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Science in the Service of Politics

Australian Criminology’s Integrity Test

 21 January 2003

Introduction

In 1996-97 Australia spent almost $500 million confiscating 600,000 firearms from a  low-risk population of ordinary, law-abiding Australians.   This buyback was implemented in a climate of moral outrage,  following the massacre of 35 innocent people at Port Arthur in Tasmania. 

The criminologists who made and promoted this policy include at least three past and present Directors and a number of staff and Associates of the Australian Institute of Criminology (AIC).  It originated in the report of the National Committee on Violence (1989) which put forward  a gun control wish-list unsupported by research or even a named source . 

Following the buyback, the Prime Minister appointed the AIC to run a National Firearms Monitoring Project to report the results. 

The AIC is a Government body, formed in the early 1980's to provide policy advice without the prejudice of public politicking over law and order.  Though a publicly-funded body, like the ABC it has a notional degree of independence through supervision by a Board of Governors.  In practice it works closely with the Attorney-General's Department, and lives with the annual tension of earning its funding from the Howard Government.

It is five years since the gun buyback was completed (written in late 2002).  The data are in.  The effects in future years will become less and less measurable as they are diluted by further interventions and social change.  In a string of publications, Mouzos and other AIC authors more or less honestly reported data as it accumulated.  However, culminating in Carcach and Mouzos (2002) and Reuter and Mouzos (2002) the results appear to have been deceptively interpreted by unsupported speculation.  In October 2002 the AIC staged a media event to misrepresent this speculation as proof of benefits from the buyback, and were silent when Australia’s Prime Minister promoted this falsehood in the media for political gain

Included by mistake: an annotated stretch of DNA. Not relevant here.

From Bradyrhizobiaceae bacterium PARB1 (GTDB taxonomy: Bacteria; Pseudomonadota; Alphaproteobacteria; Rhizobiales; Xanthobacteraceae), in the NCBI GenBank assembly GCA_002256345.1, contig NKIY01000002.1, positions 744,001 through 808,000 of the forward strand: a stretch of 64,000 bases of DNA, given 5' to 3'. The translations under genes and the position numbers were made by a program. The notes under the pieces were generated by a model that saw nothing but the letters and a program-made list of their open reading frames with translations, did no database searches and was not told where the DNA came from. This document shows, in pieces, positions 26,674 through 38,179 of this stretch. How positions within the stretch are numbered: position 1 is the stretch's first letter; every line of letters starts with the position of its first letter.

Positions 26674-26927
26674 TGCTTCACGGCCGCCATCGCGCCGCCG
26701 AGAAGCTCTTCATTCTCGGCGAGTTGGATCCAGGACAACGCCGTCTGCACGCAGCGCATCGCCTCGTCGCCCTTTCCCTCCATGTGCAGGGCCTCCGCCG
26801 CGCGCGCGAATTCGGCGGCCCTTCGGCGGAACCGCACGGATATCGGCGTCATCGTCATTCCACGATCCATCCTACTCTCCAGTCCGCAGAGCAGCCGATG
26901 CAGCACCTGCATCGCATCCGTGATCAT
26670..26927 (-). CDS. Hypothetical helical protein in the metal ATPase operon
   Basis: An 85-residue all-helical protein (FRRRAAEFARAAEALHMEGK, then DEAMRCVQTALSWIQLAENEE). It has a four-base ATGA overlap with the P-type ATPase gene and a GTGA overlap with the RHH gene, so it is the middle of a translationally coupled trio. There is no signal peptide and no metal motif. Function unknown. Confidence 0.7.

Australia has paid up over $500 million in two buybacks, on the recommendation of leading lights of Australian criminology.  Where is the cost-benefit research? 

The AIC has wavered in its duty of honesty.  And here is a challenge to the rest of Australia's criminologists: will you speak the truth?  Will you challenge a lie made in the name of your profession? 

 

Talking Religion at the Dinner Table

In Australia's  new class system, 'Cosmopolitan' values are required for admission to public discourse.  Anti-racist, anti-sexist and other values are almost mandatory, and status is displayed by waving opinions as weapons.  The issues which this applies to are relatively few, and are known as 'marker issues' (Betts 1999). 

Rational discussion on marker issues like gun control is not expected.  Moral value is assigned to the speaker’s opinions by the use of emotionally-charged language.  Win-win solutions are not possible because the terms of debate, set by activists of the cosmopolitan class, are defined in contempt for those who disagree (Kates 1992).  In Australia, the cosmopolitan value system almost exclusively qualifies entry to public discourse.  In the United States the marker issues are not as closed, at least in the public forum.    

If moral status is assigned to the individual belief on the marker issues, academic peer review can be part of a ‘status auction’, and reinforce an activist approach rather than build scientific detachment.   Even passive academic language may carry a coded moral significance. Activist attitudes coercively frame the interpretation of evidence for marker issues, including gun control.   

‘Data Torturing’ (Mills 1993) may go unchallenged in peer review of research on marker issues.  Data trawling in the absence of experimental design catches any supportive data but throws back non-supportive observations. This cognitive trap is called confirmatory bias.  It builds a sense of ‘justification’ as a mechanism for social discrimination, whether against minority races or minority sports.   The dominant ideology in this way reinforces itself with ‘moral’ self-justification on marker issues.  Data trimming to fit the ruling hypothesis is made acceptable.